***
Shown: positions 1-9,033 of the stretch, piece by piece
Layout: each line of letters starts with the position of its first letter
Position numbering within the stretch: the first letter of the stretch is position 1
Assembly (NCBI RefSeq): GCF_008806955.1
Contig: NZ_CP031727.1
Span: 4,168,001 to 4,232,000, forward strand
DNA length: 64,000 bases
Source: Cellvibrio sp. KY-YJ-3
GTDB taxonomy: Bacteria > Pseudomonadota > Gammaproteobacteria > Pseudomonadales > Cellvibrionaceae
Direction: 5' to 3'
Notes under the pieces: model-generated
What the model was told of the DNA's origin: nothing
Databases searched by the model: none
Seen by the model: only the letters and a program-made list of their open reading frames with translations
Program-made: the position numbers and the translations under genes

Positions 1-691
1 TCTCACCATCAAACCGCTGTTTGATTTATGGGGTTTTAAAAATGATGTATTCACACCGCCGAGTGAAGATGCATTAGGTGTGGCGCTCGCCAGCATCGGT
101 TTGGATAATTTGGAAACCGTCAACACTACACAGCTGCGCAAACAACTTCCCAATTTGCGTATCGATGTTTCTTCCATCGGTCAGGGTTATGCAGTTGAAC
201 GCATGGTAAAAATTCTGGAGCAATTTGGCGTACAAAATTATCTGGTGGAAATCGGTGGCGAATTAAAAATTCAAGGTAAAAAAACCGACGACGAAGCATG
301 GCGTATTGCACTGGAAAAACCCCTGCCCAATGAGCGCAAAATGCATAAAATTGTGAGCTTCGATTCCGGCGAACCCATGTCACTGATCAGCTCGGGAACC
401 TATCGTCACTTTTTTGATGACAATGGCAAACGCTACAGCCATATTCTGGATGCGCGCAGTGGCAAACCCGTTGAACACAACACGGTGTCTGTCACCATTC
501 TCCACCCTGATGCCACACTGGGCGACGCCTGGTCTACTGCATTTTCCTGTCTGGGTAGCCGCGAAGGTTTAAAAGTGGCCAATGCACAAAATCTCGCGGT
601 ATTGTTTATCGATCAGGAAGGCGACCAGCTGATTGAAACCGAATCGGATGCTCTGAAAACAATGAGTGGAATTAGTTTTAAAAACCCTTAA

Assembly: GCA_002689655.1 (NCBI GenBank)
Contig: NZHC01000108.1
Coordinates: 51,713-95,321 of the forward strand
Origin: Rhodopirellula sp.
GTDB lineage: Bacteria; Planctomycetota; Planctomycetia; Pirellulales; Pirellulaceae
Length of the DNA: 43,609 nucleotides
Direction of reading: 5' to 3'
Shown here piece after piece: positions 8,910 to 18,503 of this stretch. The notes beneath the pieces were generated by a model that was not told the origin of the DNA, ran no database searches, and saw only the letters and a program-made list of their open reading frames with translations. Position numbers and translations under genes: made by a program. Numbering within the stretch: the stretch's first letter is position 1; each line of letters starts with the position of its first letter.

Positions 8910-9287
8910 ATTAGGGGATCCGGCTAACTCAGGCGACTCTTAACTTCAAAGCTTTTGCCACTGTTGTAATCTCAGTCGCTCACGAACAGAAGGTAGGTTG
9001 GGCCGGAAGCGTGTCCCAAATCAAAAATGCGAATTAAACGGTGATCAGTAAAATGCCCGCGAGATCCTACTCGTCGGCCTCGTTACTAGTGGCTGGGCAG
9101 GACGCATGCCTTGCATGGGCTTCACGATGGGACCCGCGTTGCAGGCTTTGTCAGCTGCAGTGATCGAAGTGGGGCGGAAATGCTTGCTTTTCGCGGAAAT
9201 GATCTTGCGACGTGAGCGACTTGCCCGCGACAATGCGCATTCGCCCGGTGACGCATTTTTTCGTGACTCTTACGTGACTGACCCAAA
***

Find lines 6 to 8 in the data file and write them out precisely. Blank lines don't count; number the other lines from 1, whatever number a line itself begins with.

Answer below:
Span: 4,168,001 to 4,232,000, forward strand
DNA length: 64,000 bases
Source: Cellvibrio sp. KY-YJ-3